Watch: Majestic whale makes splash in Fishguard
The appearance of a humpback whale close inshore in Fishguard Bay on Friday both delighted and concerned observers.
These magnificent mammals are impressive enough when spotted out in open ocean, so seeing one scything through the waters of the harbour made it a red letter day for those lucky enough to see it.
The animal was first spotted by Lloyd Nelmes, 29, near the breakwater between Fishguard and Goodwick.
Mr Nelmes, a marine project officer at the Sea Trust, which has a visitor centre in the town. He described the sighting as nothing short of “spine tingling.”
The baleen whale soon attracted excited crowds to search the chill January waters:
Humpback in the Harbour!!! 📷📷📷
We will be working to find out more information on this individual and most of the images below can be used for photo ID (like with our porpoise project – https://t.co/J36ONmJ3eM ).
Video – Intern, Hannah GB. Photos – Project Officer, Lloyd pic.twitter.com/AdPPglminj
— Sea Trust (@SeaTrustWales) January 19, 2024
Many such mammals can get stranded in shallow water or onshore so there was concern that this individual might suffer the same fate.
In 2019 there were almost 300 strandings of marine mammals on the Welsh coast, with animals such as harbour porpoise, common dolphin, bottlenosed dolphin, Minke whale and sperm whale all being washed ashore.
But when local naturalist Tim Birch, Senior Policy and Advocacy Manager at Wildlife Trusts Wales returned there to scan the waters on Saturday the humpback was happily nowhere to be seen, having presumably returned to deeper waters.
But equally suprisingly, there were incredible numbers of another commoner species in these inshore waters of North Pembrokeshire:
Been out early in morning and just to let you all know the humpback whale has moved on which is good news. We were a bit concerned about it getting disorientated in shallow water in the harbour. Did see pod of 50 dolphins though which was amazing! #Whale @WTWales @IoloWilliams2 https://t.co/QzJBdeKmeg
— Tim Birch (@TimBirchWild) January 20, 2024
Once in a lifetime
A weekend of whales and dolphins made it a weekend to remember for Tim. “Seeing a humpback whale come into Fishguard Bay has been a once in a lifetime experience. Hundreds of people have come to try and get a glimpse of this magnificent animal. It shows the ability of wildlife to inspire and excite us all. It also shows the wealth of marine life in our oceans and why we need to do a lot more to protect and restore our seas.”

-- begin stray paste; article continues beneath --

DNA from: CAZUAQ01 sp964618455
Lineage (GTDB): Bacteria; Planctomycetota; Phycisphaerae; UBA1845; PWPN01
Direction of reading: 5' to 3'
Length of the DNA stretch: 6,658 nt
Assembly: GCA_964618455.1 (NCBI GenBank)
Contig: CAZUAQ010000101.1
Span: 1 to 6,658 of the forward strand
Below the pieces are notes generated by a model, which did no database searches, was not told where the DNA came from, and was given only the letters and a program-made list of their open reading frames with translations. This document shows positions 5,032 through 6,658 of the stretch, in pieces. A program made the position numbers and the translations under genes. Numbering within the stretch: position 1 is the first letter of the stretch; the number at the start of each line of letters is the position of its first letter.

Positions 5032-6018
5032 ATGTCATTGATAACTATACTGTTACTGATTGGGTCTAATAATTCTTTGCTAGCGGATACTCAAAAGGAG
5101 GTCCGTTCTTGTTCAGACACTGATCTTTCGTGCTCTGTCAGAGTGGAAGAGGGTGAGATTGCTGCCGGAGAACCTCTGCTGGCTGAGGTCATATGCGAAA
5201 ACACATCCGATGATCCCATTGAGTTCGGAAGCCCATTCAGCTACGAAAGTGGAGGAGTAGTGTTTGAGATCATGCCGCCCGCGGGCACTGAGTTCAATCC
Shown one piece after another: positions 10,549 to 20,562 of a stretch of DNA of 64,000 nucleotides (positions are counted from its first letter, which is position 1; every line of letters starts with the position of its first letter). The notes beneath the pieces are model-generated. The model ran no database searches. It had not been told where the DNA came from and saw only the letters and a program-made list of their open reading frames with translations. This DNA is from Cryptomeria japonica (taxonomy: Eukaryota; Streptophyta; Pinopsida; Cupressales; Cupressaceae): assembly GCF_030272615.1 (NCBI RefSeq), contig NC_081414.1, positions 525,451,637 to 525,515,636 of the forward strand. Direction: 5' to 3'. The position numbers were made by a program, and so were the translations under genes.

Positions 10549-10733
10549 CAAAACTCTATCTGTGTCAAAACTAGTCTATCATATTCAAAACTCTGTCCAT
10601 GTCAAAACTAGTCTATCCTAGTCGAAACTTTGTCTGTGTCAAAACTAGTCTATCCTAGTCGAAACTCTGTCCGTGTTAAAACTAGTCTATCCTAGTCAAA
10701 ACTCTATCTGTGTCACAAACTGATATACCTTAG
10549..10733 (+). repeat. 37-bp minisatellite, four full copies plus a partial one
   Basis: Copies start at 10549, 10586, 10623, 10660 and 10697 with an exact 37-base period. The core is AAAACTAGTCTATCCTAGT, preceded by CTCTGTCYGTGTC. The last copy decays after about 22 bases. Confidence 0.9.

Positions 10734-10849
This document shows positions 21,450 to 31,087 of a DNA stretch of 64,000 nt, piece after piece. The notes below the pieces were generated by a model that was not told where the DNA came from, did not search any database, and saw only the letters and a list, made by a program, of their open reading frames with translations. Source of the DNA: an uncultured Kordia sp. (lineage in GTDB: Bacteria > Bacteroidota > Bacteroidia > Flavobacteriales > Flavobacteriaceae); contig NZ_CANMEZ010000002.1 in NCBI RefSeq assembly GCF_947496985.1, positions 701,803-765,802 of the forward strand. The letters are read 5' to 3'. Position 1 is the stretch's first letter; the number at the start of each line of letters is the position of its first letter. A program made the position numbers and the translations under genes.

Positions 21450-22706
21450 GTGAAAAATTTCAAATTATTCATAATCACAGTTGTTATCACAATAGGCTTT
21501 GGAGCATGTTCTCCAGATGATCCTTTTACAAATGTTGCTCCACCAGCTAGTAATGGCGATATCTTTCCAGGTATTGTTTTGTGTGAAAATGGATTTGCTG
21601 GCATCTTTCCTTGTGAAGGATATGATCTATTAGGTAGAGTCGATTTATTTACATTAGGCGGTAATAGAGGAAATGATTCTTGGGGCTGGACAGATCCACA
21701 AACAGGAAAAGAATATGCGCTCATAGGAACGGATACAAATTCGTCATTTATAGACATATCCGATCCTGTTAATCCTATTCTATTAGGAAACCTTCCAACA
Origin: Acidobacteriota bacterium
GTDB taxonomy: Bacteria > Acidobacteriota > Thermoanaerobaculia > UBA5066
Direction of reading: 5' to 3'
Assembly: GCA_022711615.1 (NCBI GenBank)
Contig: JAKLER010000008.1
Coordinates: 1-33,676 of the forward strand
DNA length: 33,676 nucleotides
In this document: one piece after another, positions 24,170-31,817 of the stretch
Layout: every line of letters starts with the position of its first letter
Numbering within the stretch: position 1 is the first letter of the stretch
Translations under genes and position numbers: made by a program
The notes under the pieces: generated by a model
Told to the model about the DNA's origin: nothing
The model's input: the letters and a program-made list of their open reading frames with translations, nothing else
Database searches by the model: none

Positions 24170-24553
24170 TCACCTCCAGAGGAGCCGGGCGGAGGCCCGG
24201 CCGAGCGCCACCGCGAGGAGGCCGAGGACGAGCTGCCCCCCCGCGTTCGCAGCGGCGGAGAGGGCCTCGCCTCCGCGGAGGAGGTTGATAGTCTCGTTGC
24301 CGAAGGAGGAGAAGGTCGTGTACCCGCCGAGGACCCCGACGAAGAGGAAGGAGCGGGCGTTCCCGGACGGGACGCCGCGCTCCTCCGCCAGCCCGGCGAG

Meanwhile at the other end of Britain, another whale species was causing rare excitement off mainland Shetland, 750 miles away from Fishguard.
An all-white beluga whale, an Arctic species, made an appearance off the Scottish coast and fortuitously seemed to be in no distress as it plunged and fed:
— Matt Bruce (@MatthewJBruce) January 20, 2024
The appearance of a humpback near the Stena Line ferry terminal in north Pembrokeshire wasn’t the first time a whale has caused excitement in Fishguard.
When the veteran film director John Huston was shooting Moby Dick in the town he arranged for a huge model of novelist Herman Melville’s Great White Whale to be constructed by the Dunlop factory in Stoke-on-Trent.
Gregory Peck – who had recently appeared alongside Audrey Hepburn in Roman Holiday – was the most expensive lead man in Hollywood at the time, was on the whale’s back when it broke loose near Strumble Head.
Luckily he was rescued by the local coastguard, although the whale was lost at sea, as the Times reported on 30 October 1954:
Ships off the coast of Wales and south-west England were warned yesterday to look out for a dummy whale, which was described as a ‘possible hazard to navigation….The whale, a 75ft model weighing 75 tons…broke away while being towed off Fishguard on Thursday. Coastguards and an R.A.F flying-boat searched for it yesterday without success. The film company’s unit at Strumble Head was towing the whale in a rough sea, filming a scene. When the tow-roped parted the assistant director, Mr K.O. McClory, jumped on the back of the whale. He fixed another tow-rope, but the whale broke away again and was lost sight of in the rough seas, drifting away into the fog.
The humpback whale seen in Fishguard this week may have ventured close inshore because of fishing pressures further out to sea.
Beautiful creatures, such sightings underline the need for marine conservation measures and protection areas all around the Welsh coast.
For more information about how you can help conserve marine life in Wales you can contact Sea Trust Wales.
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